Most married couples name their spouse as beneficiary because 1) the money will be available to provide for the surviving spouse and 2) the spousal rollover option can provide for many more years of tax-deferred growth. (After you die, your spouse can "roll over" your tax-deferred account into his/her own IRA and name a new beneficiary, preferably someone much younger, as your children and/or grandchildren would be.) A nonspouse beneficiary can also inherit a tax-deferred plan and roll it into an IRA to continue the tax-deferred growth, but only a spouse can name additional beneficiaries.
Of course, any time you name an individual as beneficiary, you lose control. After you die, the beneficiary can do whatever he or she wants with this money, including cashing out the account and destroying your carefully made plans for long-term, tax-deferred growth. The money could also be available to creditors, spouses and ex-spouses, and there is the risk of court interference at incapacity.
Naming a stand alone retirement trust as beneficiary will give you maximum control because the distributions will be paid not to an individual, but into a trust that contains your written instructions stating who will receive this money and when. After you die, distributions will be based on the life expectancy of the oldest beneficiary of the trust. You can also set up separate trusts for each beneficiary so that each one's life expectancy can be used.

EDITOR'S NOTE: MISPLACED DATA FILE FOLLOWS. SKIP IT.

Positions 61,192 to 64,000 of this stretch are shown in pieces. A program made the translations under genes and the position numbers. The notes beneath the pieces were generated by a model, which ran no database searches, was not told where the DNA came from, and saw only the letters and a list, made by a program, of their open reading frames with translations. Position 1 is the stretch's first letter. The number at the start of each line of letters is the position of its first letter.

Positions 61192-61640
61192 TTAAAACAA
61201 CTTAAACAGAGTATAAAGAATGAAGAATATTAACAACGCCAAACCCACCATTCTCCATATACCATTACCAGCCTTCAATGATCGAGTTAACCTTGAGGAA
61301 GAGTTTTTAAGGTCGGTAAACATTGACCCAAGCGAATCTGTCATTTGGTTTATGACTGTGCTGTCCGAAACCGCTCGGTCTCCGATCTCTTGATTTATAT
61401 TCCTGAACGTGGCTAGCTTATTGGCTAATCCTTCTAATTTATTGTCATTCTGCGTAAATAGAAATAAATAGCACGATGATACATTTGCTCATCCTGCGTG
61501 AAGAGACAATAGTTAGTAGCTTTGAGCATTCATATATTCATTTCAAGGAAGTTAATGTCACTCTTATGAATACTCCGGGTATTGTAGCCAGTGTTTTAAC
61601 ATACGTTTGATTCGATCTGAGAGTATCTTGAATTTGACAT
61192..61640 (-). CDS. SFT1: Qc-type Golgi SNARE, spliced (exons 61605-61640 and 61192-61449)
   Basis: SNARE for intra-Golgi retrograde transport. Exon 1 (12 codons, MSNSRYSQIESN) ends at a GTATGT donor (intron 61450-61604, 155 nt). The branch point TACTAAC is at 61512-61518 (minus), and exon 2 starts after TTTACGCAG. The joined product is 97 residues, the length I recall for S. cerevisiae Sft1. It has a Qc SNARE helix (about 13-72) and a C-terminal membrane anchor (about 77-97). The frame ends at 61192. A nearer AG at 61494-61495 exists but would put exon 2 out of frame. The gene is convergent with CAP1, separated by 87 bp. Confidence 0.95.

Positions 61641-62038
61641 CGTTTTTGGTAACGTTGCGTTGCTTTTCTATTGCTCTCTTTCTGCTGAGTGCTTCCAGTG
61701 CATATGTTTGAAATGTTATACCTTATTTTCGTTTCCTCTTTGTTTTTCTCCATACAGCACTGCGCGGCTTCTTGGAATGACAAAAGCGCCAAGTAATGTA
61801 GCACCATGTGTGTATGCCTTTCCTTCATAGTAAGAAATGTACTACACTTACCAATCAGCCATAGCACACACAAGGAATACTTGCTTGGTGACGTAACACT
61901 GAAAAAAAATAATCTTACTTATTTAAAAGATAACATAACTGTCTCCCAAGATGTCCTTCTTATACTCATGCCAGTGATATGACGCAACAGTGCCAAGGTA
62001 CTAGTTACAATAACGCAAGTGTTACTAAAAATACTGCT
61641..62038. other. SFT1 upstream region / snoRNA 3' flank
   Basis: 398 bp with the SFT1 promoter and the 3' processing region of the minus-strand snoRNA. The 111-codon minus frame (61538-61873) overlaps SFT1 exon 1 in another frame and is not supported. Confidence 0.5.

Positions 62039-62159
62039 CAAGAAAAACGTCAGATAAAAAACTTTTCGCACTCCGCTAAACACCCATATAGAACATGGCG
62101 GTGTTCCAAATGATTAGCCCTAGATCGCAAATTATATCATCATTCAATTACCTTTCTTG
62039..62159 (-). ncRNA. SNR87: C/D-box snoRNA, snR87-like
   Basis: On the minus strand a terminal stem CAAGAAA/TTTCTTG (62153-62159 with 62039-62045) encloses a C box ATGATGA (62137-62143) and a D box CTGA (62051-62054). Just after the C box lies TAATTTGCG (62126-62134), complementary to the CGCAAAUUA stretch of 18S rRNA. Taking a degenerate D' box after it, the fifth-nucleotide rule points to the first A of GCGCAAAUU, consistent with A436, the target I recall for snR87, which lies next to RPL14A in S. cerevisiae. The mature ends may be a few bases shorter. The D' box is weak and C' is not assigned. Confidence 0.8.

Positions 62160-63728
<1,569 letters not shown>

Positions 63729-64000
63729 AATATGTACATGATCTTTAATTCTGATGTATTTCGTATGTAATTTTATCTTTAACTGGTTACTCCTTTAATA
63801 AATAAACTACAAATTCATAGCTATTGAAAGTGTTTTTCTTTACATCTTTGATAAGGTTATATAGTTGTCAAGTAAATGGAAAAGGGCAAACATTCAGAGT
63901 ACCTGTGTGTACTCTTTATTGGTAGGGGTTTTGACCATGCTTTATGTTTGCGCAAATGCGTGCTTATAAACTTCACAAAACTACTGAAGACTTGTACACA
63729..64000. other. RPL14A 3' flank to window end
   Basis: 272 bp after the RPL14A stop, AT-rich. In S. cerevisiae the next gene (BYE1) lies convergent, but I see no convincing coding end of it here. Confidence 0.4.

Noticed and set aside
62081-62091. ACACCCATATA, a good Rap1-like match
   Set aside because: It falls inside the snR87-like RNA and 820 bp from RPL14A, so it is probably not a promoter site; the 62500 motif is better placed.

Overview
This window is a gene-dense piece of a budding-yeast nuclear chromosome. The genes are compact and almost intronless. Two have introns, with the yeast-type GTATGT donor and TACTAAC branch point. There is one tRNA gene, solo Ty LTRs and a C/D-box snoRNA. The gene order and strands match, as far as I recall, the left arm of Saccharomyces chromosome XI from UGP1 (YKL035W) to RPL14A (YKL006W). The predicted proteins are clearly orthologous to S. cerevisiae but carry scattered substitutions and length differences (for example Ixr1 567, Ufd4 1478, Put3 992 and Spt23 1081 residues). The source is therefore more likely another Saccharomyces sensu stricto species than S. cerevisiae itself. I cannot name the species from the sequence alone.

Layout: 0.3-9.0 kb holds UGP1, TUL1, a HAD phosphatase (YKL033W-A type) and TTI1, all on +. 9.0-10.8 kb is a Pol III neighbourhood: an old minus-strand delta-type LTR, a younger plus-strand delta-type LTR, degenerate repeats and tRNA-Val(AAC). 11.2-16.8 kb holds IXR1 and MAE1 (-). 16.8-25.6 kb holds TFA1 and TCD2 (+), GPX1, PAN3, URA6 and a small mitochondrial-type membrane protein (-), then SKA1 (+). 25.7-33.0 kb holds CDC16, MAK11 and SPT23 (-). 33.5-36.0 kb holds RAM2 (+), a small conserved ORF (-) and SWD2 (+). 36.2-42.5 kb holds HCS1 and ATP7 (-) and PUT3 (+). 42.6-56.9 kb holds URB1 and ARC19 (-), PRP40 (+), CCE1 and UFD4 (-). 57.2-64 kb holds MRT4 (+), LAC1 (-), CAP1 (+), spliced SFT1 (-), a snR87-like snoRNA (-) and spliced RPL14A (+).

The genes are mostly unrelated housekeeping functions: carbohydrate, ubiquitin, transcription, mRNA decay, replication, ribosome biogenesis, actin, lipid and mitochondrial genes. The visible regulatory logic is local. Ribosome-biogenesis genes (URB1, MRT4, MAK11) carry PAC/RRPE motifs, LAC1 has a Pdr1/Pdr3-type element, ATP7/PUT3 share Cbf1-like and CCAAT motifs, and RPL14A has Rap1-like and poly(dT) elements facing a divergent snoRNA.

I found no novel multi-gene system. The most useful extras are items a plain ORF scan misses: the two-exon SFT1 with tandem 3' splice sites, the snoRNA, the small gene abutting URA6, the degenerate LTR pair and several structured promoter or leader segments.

The rules for these plans have recently been made simpler, but it is still easy to make a costly mistake. Because there is often a lot of money at risk, be sure to get our expert advice.
10. What about property that doesn't have a title?
Personal property (artwork, clothing, jewelry, cameras, sporting equipment, books and other household goods) typically does not have a formal title. We will prepare an assignment to transfer these items to your trust.
11. What if I buy new assets after I fund my trust?
Find out if you can take the title initially as trustee of your trust. If not, transfer the title right away. If you're not sure how to transfer it, contact our office for instructions.
12. Funding Your Living Trust (Summary)
Assets You Probably Want in Your Living Trust
• Real property (home, land, other real estate)
• Bank/credit union accounts, safe deposit boxes
• Investments (CDs, stocks, mutual funds, etc.)
• Notes payable (money owed to you)
• Business interests, intellectual property
• Oil and gas interests, foreign assets
• Personal untitled property
Assets You May Not Want in Your Living Trust
• IRA and other tax-deferred retirement accounts
• Incentive stock options and Section 1244 stock